So, why don’t we know how deadly COVID-19 is? My theory is that it is too frightening to this administration to see the inevitable happen: greater numbers of completed tests will mean greater numbers of infections. This statistic would make things look “bad.” (NB: They are bad!)

Although this would ironically mean that there would be the opportunity to ultimately save more lives, even if initially the numbers look scary, it’s not something this president is willing to gut out. This will absolutely result in unnecessary deaths because we aren’t able to adequately prepare by flattening the curve of infections.

That’s how deadly the coronavirus is when manged by incompetents.

More on this from the NYT.

Earlier today, I watched as yet another of the helicopters in the Marine One fleet headed from the White House, this time to the National Institutes of Health. I watched it fly back south, too, although I can’t say where it went ultimately, as I was busy shopping for the coming apocalypse.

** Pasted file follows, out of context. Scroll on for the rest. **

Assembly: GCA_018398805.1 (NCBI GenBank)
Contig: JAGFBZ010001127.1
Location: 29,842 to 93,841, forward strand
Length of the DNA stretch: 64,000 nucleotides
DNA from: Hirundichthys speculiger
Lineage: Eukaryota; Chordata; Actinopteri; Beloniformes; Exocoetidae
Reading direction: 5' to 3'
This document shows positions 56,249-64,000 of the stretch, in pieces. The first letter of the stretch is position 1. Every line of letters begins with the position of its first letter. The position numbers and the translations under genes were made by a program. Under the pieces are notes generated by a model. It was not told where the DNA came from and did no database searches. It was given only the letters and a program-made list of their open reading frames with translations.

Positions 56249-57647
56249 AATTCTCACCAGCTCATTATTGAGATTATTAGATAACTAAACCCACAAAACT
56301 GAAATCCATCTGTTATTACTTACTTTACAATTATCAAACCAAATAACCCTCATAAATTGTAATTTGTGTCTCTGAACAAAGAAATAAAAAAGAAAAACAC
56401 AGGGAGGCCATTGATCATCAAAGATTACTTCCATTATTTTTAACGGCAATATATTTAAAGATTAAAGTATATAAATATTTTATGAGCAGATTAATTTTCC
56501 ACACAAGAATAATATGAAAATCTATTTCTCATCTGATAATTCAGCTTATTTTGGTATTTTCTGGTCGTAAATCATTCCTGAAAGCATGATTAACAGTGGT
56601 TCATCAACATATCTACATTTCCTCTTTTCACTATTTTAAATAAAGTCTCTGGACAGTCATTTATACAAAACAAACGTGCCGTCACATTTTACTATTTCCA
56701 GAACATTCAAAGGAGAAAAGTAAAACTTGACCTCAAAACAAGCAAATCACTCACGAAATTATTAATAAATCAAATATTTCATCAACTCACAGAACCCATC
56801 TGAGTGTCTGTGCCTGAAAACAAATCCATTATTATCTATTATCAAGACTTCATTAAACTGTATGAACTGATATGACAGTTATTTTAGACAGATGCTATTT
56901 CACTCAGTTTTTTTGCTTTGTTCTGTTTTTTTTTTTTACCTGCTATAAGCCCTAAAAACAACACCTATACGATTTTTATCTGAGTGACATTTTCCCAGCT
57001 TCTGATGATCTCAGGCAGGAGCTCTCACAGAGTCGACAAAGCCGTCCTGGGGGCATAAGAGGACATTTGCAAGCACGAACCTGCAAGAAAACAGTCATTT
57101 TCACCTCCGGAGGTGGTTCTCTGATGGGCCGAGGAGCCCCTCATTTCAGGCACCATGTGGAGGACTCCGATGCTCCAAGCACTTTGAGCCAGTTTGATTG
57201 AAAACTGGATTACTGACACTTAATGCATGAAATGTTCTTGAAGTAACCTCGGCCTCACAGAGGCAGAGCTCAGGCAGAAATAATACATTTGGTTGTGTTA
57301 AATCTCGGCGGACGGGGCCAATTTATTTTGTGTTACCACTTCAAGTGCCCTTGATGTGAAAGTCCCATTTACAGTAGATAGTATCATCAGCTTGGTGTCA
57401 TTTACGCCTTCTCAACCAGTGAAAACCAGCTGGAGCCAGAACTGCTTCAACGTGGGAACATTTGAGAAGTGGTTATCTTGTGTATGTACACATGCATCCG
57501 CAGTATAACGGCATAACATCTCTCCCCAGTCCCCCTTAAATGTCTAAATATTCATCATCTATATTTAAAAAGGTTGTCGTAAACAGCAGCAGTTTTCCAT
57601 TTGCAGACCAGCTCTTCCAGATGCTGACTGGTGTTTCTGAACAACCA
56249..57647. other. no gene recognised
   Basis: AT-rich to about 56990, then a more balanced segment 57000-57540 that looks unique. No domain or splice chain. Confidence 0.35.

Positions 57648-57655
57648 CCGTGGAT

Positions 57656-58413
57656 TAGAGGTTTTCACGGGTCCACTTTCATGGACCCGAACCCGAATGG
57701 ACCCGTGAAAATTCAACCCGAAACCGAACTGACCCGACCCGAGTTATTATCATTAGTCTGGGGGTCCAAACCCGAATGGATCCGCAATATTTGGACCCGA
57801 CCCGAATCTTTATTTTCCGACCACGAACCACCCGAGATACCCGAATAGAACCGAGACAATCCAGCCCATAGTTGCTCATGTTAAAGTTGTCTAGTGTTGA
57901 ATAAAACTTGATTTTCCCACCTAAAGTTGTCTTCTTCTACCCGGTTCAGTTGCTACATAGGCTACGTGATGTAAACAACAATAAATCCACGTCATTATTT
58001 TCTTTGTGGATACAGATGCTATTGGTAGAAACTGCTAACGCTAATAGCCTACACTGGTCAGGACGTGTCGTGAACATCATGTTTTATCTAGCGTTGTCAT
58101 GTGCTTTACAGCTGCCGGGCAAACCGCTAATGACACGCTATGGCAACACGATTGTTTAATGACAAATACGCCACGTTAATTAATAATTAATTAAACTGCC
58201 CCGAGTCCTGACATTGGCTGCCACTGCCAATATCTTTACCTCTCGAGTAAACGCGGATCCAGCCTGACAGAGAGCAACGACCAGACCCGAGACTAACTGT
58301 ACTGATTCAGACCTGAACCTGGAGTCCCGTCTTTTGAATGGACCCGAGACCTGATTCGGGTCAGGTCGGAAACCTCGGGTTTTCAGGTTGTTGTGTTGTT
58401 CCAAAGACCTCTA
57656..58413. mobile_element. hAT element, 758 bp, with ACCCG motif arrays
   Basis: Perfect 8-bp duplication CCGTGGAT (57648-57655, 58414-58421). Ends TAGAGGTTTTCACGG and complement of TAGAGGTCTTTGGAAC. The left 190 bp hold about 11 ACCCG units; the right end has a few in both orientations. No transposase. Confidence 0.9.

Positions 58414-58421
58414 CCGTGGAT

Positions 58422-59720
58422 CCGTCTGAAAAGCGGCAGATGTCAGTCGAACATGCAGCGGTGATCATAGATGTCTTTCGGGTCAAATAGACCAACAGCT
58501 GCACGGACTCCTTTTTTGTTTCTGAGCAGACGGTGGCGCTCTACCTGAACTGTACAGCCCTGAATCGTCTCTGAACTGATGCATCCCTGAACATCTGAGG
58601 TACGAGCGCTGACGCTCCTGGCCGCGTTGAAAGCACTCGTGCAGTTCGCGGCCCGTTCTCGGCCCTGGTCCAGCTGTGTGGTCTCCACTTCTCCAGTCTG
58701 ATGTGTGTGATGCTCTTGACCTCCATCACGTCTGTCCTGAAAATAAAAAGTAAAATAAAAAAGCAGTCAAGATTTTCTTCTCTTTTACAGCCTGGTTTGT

It’s the second time in about a week I have witnessed one of the choppers in the presidential fleet visit the NIH. During a week when POTUS has come into contact with at least 8 people who have had to self-quarantine after exposure to the virus he once referred to as the latest Democratic attack on his presidency, I wonder if yet another stroke of incompetence by this administration is to avoid testing the man exposed to at least 8 infected people, or to test him and not tell us the results. But, so far, at least officially, testing and POTUS are not integers in the same calculus as the rest of us use.

I wish you health.